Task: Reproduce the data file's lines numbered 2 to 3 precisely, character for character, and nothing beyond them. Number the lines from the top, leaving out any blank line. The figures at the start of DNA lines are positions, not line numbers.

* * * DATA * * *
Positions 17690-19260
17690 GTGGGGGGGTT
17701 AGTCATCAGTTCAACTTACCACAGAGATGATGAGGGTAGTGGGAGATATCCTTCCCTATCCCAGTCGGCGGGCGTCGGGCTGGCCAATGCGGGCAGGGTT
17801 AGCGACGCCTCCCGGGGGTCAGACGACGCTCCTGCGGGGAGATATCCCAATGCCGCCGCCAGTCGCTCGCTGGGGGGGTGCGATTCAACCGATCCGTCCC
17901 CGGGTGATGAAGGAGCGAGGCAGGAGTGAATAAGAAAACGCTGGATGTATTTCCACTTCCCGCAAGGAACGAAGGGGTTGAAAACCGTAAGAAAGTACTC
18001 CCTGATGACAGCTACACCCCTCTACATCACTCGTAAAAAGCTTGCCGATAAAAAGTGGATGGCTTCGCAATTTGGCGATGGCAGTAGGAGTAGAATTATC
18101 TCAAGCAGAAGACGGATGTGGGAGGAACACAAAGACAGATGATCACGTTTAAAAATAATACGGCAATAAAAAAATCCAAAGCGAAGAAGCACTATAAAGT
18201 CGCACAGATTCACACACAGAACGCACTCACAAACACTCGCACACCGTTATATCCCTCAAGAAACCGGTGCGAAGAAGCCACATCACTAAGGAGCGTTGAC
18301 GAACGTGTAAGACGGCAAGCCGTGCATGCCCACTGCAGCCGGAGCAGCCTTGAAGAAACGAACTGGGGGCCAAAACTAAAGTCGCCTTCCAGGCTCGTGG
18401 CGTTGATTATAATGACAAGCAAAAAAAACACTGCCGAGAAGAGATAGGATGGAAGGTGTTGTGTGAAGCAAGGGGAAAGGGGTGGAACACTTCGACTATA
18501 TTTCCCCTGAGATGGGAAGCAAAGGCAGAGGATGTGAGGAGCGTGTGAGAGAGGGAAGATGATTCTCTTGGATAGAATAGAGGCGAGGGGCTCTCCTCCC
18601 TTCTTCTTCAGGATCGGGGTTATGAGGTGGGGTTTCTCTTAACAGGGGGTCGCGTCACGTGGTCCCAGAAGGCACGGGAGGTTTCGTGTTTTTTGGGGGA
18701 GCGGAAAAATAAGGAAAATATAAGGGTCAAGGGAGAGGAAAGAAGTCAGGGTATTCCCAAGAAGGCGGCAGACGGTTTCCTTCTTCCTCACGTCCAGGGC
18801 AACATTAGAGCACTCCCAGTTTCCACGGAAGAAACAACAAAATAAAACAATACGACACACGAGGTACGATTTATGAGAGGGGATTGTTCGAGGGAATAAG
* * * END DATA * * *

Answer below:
17690 GTGGGGGGGTT
17701 AGTCATCAGTTCAACTTACCACAGAGATGATGAGGGTAGTGGGAGATATCCTTCCCTATCCCAGTCGGCGGGCGTCGGGCTGGCCAATGCGGGCAGGGTT